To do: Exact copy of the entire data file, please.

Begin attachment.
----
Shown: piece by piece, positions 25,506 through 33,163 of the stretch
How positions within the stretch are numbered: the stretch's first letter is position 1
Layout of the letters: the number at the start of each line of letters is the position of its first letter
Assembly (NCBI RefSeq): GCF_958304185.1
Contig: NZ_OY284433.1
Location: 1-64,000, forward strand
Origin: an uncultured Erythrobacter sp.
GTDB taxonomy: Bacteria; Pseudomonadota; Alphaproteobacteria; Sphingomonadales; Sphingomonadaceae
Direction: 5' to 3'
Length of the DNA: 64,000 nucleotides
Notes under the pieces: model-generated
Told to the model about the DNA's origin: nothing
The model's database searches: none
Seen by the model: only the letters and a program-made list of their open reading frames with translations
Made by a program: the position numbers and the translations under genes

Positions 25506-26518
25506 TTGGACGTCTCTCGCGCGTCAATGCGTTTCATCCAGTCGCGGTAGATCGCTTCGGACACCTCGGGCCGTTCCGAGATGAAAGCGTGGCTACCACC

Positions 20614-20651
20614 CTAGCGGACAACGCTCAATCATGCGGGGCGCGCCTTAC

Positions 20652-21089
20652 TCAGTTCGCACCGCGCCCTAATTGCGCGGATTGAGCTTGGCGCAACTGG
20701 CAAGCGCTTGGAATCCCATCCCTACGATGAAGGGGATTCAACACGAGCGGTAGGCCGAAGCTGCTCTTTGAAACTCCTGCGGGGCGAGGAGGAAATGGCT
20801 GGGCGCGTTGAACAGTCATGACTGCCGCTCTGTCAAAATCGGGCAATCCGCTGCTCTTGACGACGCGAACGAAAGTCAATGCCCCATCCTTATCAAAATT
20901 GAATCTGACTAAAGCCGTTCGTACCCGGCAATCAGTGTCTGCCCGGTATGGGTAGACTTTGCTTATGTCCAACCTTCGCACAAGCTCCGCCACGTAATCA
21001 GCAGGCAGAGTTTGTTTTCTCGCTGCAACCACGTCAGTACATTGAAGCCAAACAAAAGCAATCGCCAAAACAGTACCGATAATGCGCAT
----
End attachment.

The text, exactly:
Shown: piece by piece, positions 25,506 through 33,163 of the stretch
How positions within the stretch are numbered: the stretch's first letter is position 1
Layout of the letters: the number at the start of each line of letters is the position of its first letter
Assembly (NCBI RefSeq): GCF_958304185.1
Contig: NZ_OY284433.1
Location: 1-64,000, forward strand
Origin: an uncultured Erythrobacter sp.
GTDB taxonomy: Bacteria; Pseudomonadota; Alphaproteobacteria; Sphingomonadales; Sphingomonadaceae
Direction: 5' to 3'
Length of the DNA: 64,000 nucleotides
Notes under the pieces: model-generated
Told to the model about the DNA's origin: nothing
The model's database searches: none
Seen by the model: only the letters and a program-made list of their open reading frames with translations
Made by a program: the position numbers and the translations under genes

Positions 25506-26518
25506 TTGGACGTCTCTCGCGCGTCAATGCGTTTCATCCAGTCGCGGTAGATCGCTTCGGACACCTCGGGCCGTTCCGAGATGAAAGCGTGGCTACCACC

Positions 20614-20651
20614 CTAGCGGACAACGCTCAATCATGCGGGGCGCGCCTTAC

Positions 20652-21089
20652 TCAGTTCGCACCGCGCCCTAATTGCGCGGATTGAGCTTGGCGCAACTGG
20701 CAAGCGCTTGGAATCCCATCCCTACGATGAAGGGGATTCAACACGAGCGGTAGGCCGAAGCTGCTCTTTGAAACTCCTGCGGGGCGAGGAGGAAATGGCT
20801 GGGCGCGTTGAACAGTCATGACTGCCGCTCTGTCAAAATCGGGCAATCCGCTGCTCTTGACGACGCGAACGAAAGTCAATGCCCCATCCTTATCAAAATT
20901 GAATCTGACTAAAGCCGTTCGTACCCGGCAATCAGTGTCTGCCCGGTATGGGTAGACTTTGCTTATGTCCAACCTTCGCACAAGCTCCGCCACGTAATCA
21001 GCAGGCAGAGTTTGTTTTCTCGCTGCAACCACGTCAGTACATTGAAGCCAAACAAAAGCAATCGCCAAAACAGTACCGATAATGCGCAT